ROTH ROLLOVERS & CONVERSIONS
Distributions from one Roth IRA can be rolled over tax-free to another Roth IRA. This is done by simply following the general rules for IRA rollovers: re-deposit of funds within 60 days and no more than one rollover each year. Similarly, assets held in a Roth IRA can be transferred directly from trustee to trustee, just as in traditional IRAs. There is no limit on how frequently direct transfers may occur.
Special rules apply, however, where assets are moved from a traditional IRA into a Roth IRA — a so-called “conversion”. These types of “conversions” must be accomplished within the 60-day limit, but the law waives the “once a year” rule for conversions from traditional to Roth IRAs.
Conversions are allowed only if the taxpayer files individually or jointly (but not “married filing separately”) and has adjusted gross income for the tax year of less than $100,000 — not including any amounts resulting from the rollover. The $100,000 income limit will exist through tax year 2009. Beginning in 2010, all taxpayers regardless of income levels will be permitted to convert their traditional IRA into a Roth IRA.
Individuals may make a conversion without physically taking a distribution. An individual may make a conversion by simply notifying the IRA trustee. Or, a conversion may be made via a trustee-to-trustee transfer. Note, however, that if only a part of an IRA balance is converted into a Roth IRA, the Roth IRA amounts must be held separately from traditional IRA balances.
The taxpayer who converts from a traditional account to a Roth IRA must pay ordinary income taxes on the amount converted. Technically, the conversion is a distribution from the traditional IRA (and a subsequent redeposit into the Roth) — and it is taxed as a distribution from a traditional IRA. In the case of “conversion”, however, the 10% early withdrawal tax does not apply. (The 10% penalty on premature withdrawals does apply if funds are subsequently withdrawn from the converted Roth account within five tax-years of the conversion or prior to age 59½, death or disability. This is the only time the 10% penalty tax applies to a Roth account. Without this provision, funds could be converted from a traditional IRA into a Roth IRA simply to avoid the penalty tax.) The 5-year holding period for the “new Roth IRA” begins with the tax year in which the rollover conversion was made — and each converted Roth account maintains a separate holding period.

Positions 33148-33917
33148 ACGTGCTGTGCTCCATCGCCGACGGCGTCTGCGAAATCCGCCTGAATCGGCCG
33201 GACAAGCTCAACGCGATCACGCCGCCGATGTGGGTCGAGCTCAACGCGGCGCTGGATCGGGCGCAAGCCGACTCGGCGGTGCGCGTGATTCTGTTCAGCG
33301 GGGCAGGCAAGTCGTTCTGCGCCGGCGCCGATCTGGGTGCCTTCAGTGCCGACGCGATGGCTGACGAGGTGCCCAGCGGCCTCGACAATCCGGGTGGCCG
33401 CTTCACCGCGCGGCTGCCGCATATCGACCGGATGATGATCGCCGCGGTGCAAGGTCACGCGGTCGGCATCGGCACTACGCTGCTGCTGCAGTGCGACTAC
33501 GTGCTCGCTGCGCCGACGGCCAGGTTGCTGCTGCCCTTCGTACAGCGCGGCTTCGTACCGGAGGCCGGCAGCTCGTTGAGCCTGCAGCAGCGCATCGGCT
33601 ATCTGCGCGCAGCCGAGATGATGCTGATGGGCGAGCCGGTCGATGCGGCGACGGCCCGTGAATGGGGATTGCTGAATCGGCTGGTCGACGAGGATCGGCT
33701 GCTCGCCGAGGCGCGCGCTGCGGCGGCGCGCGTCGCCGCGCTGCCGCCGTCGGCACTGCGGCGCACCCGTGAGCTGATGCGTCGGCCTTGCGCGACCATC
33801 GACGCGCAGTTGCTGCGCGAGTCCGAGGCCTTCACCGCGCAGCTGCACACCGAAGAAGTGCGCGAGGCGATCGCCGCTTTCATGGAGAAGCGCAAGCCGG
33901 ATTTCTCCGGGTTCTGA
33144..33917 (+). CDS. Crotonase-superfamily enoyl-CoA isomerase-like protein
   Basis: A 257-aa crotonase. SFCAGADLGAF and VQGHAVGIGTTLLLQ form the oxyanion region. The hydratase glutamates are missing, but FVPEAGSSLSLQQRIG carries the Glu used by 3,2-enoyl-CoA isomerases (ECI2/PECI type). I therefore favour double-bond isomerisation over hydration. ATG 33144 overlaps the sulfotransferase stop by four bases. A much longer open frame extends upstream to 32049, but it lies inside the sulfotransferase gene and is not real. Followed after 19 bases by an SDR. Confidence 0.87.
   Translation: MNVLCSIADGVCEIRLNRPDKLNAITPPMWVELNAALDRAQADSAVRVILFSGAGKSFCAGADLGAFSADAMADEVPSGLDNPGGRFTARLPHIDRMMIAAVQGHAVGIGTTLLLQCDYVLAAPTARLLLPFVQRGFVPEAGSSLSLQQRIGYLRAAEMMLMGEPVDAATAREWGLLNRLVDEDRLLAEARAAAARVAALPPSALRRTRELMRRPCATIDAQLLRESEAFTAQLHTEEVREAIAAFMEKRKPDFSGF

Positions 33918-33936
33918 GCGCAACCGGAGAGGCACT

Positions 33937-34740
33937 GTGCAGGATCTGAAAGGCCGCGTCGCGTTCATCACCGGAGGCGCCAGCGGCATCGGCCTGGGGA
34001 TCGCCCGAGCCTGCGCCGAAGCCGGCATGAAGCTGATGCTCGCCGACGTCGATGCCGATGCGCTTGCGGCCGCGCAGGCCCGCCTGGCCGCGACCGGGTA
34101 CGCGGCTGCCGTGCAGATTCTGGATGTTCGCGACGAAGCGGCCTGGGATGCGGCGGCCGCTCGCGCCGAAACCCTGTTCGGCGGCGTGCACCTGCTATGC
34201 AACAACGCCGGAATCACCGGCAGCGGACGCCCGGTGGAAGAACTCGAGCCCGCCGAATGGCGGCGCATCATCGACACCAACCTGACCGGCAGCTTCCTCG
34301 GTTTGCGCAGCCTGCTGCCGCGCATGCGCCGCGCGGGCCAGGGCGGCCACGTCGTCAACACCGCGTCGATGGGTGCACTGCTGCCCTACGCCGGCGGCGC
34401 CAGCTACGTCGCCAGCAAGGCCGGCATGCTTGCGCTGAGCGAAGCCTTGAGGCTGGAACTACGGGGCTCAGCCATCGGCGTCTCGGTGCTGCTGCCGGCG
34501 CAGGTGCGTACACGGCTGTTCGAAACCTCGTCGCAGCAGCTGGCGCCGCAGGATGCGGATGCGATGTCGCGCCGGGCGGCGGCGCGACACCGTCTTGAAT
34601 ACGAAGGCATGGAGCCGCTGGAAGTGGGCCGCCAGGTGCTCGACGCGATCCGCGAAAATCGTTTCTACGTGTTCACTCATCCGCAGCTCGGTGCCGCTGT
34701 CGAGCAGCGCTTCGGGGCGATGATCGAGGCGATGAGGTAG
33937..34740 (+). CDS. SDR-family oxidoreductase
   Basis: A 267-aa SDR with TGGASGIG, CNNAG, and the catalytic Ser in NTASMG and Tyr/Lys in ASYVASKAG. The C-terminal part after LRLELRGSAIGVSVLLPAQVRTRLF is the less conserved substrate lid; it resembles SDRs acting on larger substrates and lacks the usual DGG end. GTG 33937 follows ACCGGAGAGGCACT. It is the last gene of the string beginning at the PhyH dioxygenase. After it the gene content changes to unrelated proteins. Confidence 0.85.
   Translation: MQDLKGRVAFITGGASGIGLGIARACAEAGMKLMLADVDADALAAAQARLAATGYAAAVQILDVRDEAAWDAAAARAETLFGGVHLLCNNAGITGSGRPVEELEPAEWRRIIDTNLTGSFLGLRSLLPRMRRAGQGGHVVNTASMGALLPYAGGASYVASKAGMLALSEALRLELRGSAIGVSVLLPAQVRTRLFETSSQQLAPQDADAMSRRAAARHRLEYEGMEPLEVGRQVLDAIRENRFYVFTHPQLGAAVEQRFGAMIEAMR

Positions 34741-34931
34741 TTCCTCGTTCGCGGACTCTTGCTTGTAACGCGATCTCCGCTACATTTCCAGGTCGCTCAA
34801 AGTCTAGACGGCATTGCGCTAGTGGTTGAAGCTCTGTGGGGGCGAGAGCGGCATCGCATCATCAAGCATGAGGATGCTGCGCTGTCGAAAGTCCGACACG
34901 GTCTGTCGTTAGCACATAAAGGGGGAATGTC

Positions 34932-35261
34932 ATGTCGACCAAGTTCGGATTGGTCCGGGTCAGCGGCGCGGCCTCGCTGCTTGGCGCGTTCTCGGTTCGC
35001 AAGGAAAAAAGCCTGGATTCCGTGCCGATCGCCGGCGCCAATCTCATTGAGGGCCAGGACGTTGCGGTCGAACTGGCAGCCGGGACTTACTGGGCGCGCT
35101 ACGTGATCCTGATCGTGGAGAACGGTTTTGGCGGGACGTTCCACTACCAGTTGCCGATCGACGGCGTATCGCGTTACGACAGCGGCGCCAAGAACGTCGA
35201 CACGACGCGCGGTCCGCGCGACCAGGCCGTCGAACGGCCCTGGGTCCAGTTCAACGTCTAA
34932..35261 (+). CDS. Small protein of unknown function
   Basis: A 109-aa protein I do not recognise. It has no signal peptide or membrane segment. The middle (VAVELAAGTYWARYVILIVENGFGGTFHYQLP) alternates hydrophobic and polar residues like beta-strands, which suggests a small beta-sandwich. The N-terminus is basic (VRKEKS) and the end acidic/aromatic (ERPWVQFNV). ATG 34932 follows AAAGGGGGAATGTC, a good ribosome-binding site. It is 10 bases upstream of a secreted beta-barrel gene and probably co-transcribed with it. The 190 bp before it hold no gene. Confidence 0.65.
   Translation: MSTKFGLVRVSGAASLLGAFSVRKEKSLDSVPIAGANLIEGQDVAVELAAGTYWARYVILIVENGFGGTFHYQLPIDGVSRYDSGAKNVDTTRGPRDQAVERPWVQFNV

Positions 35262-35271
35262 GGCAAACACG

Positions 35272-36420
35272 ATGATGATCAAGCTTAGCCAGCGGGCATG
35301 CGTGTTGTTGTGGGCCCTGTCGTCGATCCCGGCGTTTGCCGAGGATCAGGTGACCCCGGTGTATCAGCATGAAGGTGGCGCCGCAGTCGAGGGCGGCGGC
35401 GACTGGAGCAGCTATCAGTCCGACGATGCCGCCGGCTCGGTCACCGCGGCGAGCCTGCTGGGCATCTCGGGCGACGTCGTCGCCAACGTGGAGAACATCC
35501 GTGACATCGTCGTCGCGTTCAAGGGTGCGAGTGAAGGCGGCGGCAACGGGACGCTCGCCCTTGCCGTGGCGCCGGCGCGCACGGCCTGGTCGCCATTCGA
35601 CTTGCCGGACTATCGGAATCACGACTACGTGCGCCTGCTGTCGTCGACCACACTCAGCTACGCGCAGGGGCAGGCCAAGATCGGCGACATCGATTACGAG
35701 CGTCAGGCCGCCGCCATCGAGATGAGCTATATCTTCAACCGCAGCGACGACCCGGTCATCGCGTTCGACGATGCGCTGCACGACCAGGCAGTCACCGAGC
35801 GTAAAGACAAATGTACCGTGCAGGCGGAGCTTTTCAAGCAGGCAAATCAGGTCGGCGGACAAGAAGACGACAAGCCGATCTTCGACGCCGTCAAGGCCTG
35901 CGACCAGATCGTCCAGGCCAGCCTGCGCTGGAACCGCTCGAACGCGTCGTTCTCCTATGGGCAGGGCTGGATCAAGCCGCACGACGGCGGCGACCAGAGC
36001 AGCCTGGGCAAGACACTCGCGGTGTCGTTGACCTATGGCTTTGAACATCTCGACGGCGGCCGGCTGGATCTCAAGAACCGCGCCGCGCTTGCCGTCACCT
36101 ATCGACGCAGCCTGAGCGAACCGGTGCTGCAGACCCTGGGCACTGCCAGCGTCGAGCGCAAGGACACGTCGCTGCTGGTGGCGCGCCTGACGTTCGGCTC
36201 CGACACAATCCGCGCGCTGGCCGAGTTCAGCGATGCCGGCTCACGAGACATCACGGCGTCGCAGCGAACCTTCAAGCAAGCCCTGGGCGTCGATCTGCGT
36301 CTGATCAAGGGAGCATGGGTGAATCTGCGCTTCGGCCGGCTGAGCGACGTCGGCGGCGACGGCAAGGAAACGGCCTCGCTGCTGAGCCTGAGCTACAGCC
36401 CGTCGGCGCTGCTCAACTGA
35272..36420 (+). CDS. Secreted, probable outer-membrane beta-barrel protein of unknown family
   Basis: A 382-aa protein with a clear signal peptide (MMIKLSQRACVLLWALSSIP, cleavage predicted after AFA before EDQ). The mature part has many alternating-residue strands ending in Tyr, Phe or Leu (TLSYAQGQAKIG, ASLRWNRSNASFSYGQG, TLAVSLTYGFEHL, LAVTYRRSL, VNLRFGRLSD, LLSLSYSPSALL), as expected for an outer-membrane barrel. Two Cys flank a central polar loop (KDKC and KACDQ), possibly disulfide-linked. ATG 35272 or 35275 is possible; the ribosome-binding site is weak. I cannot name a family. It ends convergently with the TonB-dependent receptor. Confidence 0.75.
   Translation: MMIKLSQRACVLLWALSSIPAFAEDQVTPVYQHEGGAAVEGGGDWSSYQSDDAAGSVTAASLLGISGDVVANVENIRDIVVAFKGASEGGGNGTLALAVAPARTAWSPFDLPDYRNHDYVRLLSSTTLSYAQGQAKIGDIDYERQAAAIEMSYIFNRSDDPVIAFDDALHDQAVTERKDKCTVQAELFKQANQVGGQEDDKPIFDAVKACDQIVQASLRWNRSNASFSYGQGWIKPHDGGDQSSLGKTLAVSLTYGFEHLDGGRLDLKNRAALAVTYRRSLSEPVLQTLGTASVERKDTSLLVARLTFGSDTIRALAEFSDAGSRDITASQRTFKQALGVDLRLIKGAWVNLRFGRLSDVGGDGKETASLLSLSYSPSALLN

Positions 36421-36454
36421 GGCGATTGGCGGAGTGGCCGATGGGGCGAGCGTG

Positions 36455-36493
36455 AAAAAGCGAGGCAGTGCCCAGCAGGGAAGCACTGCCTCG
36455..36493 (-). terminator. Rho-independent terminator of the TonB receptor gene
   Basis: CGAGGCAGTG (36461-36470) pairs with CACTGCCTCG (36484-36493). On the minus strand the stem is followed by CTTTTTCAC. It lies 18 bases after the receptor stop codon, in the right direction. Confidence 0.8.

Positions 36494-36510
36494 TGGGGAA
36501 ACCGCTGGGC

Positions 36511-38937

Please note: Roth 403b (tax sheltered annuities) and Roth 401k plans have been available since 2006. Assets in these plans, funded with after-tax dollars, can be rolled over or transferred to a Roth IRA. These are not subject to income taxation when converted (as the contributions to those accounts were already taxed). The five-year holding period begins when the Roth IRA was first established. Assets in a Roth IRA many not be rolled over or transferred into a Roth 401k or Roth 403b plan.
The tax code permits those wishing to transfer “non-Roth” assets held in employer retirement accounts into a Roth IRA to do so, but the process is two-step: direct transfer or 60-day rollover of the qualified plan assets into a traditional IRA and then a taxable conversion of that traditional IRA into a Roth IRA. This process will be streamlined beginning in tax year 2008 and thereafter — qualified plan assets can be rolled over and converted into a Roth IRA in a single step. Obviously, taxes are owed upon such a conversion, either under the current two-step process or the new single-step rollover / conversion.
The Decision to Convert
The decision whether to convert assets into a Roth IRA is complex. Each individual must determine how the conversion will affect his or her unique situation. The most obvious factors to consider are current and anticipated future tax rates — does the taxpayer foresee being in a higher tax bracket when he or she retires? … and does that possibility offset the certainty of current taxes owed upon conversion? Given anticipated deficits in the federal budget, Social Security and Medicare trust funds, one could conclude that future tax rates will probably increase.
In addition to incurring an immediate tax liability in the year of conversion, other factors may also be affected. For example, will a higher reported income in the year of conversion push the taxpayer into a higher tax bracket? Or cause Social Security benefits to be taxable? Will a higher income make the taxpayer ineligible for other tax breaks or benefits? Many tax deductions and credits are based on adjusted gross income, as is financial aid for higher education. At higher levels of income those deductions, credits and other benefits may not be available.